Russia is having as much fun as it can stand and it couldn’t happen to a nicer fascist kleptocracy.
As it stands today the ruble is in a virtual freefall. And unlike the limited sanctions imposed by the West after Russia’s Ron-Paul sanctioned stripping of Crimea from Ukraine and its slow motion invasion of that nation, this is hitting the average Russian in a significant way.
Despite the Russian central bank’s extraordinary move to defend the currency, the ruble’s value continued to slide on Tuesday, presenting President Vladimir V. Putin with an acute set of political and economic challenges.
Scenes that Russians hoped had receded into the past reappeared on the streets. Currency exchange signs blinked ever-changing digits. Russians rushed to appliance stores to buy washing machines or televisions to unload rubles. Unsure of prices, car dealerships like Volvo in Russia halted business, while Apple stopped online sales in the country.
After a middle-of-the night interest rate hike, a sense of economic chaos settled over the Russian capital. The ruble was in free fall, dropping under 80 rubles to the dollar, after opening the day at 64 to the dollar.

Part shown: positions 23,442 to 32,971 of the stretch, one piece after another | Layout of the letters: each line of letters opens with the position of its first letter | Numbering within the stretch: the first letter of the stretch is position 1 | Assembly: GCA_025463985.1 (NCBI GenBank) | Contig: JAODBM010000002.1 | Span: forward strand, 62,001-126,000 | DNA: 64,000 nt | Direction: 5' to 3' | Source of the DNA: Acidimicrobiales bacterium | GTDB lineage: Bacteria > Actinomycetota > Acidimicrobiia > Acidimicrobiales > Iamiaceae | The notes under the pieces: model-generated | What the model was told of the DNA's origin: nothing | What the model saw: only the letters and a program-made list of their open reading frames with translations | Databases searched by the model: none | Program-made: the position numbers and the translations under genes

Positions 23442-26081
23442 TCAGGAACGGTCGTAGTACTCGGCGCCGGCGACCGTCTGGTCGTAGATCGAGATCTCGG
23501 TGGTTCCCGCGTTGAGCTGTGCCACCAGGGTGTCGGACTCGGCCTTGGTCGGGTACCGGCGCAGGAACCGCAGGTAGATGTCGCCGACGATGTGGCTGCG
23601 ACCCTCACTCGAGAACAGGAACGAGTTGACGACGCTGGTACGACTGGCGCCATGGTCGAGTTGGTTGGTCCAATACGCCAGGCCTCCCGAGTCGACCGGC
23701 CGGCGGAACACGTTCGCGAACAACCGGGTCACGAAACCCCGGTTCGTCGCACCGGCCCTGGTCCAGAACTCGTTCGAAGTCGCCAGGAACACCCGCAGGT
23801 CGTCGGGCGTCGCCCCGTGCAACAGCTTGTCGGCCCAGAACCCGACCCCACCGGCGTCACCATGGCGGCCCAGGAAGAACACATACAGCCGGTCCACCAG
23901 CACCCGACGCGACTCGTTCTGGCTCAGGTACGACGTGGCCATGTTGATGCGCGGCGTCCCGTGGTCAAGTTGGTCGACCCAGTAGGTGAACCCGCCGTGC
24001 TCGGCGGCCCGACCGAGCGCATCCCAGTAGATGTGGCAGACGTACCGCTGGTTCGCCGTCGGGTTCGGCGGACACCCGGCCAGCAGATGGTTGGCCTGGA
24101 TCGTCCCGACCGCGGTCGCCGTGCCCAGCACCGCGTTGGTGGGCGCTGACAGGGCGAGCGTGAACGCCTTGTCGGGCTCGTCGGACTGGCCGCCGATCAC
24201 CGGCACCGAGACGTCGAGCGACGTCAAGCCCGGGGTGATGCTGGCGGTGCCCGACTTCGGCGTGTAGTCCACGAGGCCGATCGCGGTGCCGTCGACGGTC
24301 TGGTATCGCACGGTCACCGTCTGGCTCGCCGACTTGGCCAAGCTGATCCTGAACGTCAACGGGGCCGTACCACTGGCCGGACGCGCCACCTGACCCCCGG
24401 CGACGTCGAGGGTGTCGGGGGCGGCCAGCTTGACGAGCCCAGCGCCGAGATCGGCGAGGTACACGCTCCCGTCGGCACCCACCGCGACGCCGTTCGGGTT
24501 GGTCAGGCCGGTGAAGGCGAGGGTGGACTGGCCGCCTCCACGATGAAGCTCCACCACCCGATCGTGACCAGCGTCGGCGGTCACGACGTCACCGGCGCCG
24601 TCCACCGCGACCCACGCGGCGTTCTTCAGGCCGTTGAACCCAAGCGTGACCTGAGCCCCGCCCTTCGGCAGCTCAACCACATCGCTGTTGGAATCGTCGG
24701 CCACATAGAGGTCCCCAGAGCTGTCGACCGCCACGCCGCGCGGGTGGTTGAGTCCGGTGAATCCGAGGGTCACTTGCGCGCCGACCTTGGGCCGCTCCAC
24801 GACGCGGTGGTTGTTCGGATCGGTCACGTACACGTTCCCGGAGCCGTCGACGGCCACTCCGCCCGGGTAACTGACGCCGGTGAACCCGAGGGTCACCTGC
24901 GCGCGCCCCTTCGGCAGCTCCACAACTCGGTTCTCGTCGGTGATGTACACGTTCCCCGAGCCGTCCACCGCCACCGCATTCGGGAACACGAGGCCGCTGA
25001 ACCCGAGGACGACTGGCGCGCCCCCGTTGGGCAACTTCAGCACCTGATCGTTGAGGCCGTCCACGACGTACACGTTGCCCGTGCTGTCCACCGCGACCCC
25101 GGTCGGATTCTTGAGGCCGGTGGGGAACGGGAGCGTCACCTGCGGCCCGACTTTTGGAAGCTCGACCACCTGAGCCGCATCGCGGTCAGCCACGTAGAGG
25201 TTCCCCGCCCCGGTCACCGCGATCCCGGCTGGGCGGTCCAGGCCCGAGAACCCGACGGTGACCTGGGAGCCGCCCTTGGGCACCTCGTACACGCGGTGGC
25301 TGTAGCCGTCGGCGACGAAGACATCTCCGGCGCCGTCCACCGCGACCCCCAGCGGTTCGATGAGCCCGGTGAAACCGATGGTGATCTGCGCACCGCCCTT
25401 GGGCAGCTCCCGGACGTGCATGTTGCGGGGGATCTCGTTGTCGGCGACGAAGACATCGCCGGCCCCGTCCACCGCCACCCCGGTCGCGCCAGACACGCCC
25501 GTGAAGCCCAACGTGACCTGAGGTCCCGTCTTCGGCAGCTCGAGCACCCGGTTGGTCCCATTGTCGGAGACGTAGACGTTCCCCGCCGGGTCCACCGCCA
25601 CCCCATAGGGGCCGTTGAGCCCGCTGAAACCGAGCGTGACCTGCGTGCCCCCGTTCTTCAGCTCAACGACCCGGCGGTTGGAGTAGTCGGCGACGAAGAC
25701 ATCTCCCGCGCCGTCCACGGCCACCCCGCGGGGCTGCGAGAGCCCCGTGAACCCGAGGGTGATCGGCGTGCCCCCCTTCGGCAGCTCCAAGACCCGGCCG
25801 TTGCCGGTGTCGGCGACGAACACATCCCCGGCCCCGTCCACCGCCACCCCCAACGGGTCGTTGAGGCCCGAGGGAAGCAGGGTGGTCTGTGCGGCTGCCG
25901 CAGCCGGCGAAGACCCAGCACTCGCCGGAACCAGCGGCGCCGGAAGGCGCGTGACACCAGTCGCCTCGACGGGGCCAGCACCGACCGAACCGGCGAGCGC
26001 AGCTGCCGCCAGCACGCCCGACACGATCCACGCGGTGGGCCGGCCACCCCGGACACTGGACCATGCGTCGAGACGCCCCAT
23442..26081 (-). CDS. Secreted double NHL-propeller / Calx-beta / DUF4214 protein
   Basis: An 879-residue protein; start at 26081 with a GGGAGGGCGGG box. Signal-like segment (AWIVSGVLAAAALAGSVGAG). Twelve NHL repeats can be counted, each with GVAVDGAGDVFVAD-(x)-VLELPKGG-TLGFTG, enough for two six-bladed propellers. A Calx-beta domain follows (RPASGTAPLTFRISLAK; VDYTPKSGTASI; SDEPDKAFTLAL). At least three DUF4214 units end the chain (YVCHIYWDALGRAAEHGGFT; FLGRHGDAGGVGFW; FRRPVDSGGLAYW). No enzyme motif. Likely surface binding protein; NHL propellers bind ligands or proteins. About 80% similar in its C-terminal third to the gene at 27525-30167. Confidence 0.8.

Consider that last sentence. Imagine in the course of a single day your wealth was reduced by a third.
The fall of the ruble is important because Russia essentially runs a Third World/colonial economy based on the export of raw materials, but primarily oil and natural gas. Most consumer goods have to be imported. Its other major market sector, organized crime, has divested itself of its ruble holdings and is not affected.
This economic meltdown can be linked to several unrelated events. Via Business Week:
The Russian economy has been in trouble for months, but last night, things got absurdly bad. The value of the ruble dropped as much as 19 percent in the last 24 hours, the worst single-day drop for the ruble in 16 years. Now Russians are reportedly bum-rushing malls to swap cash for washing machines, TVs, or laptops—anything that seems as if it might hold value better than paper money, whose worth is evaporating in real time. The political and economic forces sending Russia into a downward spiral are complex. Here’s what you need to know.
Russia’s economy has been hurt by two big things: the falling price of oil and …read more